It looks like you're using an Ad Blocker.

Please white-list or disable in your ad-blocking tool.

Thank you.


Some features of ATS will be disabled while you continue to use an ad-blocker.


Why Did Germany not Attack America

page: 2
<< 1   >>

log in


posted on Oct, 13 2006 @ 11:20 PM

Originally posted by TheNockerNox
I thought that the Nazi war machine was looking in to multi-stage V2 type rockets, these would have been the first ICBM's and would have been used to bomb the US.

Not even close. They could maybe hit GB from very close, at best.

posted on Oct, 16 2006 @ 01:24 PM
While it’s all history now it is noteworthy that the Weimar Republic continued rocket development until Hitler came to power in 1933. They made great strides that could never have been duplicated during the war years of 1939-45 alone no matter how much effort was expended. This is a mirror of what a nuclear program might have been had it begun much earlier. Had the likes of Albert Einstein explored the nuclear questions with funding during the 1920s in a program equally serious to the rocket one we must shudder to think of the results.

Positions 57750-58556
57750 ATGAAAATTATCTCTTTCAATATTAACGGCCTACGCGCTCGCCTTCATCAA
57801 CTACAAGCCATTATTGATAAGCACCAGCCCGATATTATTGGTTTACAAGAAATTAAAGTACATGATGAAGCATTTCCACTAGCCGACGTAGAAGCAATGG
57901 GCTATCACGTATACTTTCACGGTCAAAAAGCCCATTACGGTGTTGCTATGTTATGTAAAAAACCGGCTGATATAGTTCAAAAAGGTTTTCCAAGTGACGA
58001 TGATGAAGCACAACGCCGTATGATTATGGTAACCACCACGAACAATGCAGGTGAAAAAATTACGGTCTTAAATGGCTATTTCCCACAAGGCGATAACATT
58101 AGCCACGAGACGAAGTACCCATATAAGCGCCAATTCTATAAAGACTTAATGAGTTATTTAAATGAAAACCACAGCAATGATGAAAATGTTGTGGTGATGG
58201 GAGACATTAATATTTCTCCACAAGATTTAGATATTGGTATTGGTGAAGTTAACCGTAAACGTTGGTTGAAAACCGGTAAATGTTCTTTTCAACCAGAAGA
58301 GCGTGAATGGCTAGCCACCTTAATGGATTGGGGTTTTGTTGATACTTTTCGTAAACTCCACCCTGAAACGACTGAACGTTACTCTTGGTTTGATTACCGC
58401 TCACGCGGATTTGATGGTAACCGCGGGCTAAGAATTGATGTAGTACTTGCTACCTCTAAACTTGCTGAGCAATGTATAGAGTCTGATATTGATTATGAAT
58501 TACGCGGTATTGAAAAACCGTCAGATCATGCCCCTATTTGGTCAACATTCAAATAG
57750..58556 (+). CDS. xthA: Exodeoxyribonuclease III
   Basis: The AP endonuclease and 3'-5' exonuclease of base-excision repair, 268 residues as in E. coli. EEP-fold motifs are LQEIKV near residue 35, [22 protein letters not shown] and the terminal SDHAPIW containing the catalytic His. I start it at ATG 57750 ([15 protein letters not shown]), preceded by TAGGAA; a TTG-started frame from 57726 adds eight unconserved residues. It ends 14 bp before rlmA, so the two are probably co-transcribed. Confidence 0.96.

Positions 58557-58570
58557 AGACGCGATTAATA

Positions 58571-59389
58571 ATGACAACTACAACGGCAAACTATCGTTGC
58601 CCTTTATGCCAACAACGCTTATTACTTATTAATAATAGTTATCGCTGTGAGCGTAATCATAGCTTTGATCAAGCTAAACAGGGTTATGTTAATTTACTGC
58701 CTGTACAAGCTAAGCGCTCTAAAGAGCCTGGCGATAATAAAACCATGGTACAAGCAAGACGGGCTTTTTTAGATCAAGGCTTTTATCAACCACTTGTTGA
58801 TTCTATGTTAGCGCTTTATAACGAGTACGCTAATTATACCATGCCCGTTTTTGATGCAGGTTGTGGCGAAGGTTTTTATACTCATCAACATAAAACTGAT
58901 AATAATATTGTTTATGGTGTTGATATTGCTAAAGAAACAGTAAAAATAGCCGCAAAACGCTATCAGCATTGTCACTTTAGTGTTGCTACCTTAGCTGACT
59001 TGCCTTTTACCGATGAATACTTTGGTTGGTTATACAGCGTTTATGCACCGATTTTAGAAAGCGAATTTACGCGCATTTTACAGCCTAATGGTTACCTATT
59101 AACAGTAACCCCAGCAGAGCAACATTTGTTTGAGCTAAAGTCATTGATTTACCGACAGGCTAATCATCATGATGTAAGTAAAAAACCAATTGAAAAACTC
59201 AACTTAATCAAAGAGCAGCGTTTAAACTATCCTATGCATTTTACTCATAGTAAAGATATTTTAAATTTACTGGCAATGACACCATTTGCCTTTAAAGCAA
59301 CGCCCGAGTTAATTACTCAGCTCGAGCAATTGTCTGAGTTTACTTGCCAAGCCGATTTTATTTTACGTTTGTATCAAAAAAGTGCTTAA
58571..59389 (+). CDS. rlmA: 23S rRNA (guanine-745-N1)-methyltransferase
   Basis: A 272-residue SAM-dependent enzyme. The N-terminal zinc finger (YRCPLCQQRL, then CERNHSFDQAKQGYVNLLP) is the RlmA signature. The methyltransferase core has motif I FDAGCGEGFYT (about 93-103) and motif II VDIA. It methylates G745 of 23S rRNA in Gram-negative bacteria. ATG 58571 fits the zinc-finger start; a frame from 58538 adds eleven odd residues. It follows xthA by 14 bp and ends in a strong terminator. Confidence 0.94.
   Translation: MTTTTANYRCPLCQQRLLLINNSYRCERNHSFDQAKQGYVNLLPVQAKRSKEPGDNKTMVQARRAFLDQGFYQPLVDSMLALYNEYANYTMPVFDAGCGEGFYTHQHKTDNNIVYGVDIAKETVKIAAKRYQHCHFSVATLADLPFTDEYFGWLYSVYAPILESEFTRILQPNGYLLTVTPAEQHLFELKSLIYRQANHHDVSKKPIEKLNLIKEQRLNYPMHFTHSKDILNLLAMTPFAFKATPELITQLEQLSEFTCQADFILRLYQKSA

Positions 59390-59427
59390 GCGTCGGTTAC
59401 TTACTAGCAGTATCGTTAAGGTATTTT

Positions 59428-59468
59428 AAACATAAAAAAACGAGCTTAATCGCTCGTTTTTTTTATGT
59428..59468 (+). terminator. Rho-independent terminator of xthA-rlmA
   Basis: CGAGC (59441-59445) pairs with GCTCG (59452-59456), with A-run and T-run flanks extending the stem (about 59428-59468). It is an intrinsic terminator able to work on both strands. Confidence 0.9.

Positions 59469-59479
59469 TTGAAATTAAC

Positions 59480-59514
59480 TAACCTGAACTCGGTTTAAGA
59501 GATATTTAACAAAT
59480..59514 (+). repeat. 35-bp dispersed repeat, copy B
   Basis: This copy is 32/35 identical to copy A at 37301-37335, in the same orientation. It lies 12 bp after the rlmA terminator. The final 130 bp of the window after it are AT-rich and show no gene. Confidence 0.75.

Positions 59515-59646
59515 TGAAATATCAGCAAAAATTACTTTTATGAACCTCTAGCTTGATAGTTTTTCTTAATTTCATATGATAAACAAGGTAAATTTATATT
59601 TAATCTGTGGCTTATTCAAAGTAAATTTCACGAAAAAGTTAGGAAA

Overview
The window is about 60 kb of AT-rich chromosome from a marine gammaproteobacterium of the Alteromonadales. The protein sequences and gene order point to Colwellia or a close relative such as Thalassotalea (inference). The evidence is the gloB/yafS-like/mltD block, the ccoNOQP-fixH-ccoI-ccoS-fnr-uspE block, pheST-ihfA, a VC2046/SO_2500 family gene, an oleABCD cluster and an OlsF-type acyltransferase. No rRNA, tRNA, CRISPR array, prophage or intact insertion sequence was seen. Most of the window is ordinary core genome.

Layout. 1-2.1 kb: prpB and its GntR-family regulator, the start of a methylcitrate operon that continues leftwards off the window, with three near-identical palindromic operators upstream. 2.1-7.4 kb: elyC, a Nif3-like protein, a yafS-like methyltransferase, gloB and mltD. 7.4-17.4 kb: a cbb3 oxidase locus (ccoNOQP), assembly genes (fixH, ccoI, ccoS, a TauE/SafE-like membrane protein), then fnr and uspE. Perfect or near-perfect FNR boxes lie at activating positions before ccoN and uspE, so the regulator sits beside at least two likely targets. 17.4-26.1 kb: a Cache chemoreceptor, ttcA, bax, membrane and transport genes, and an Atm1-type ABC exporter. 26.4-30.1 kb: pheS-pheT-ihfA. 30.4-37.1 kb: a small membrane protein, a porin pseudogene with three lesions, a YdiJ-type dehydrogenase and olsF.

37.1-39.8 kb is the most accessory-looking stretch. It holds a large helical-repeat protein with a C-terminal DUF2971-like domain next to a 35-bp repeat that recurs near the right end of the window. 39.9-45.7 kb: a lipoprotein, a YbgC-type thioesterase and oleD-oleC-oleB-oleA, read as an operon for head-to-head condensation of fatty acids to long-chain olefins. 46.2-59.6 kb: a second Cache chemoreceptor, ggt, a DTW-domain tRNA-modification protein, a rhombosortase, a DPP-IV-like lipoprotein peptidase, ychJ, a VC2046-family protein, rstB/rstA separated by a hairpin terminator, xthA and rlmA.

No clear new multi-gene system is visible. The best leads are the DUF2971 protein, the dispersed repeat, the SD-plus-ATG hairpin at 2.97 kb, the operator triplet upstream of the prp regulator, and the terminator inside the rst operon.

The study of nuclear power in Germany began far too late and was far too fragmented amongst multiple groups working blind relative to their counterparts. Had they all worked together it makes sense that the probability of success would be increased. Also the fact that had those other esteemed scientists had been working in close quarters with Wernher Heisenberg they would have recognized his reluctance to produce serious results. For example Kurt Diebner and Paul Hartek worked on uranium enrichment for a uranium-based bomb while Heisenberg tried to create sustained fission reactions and possibly a plutonium breeder reactor.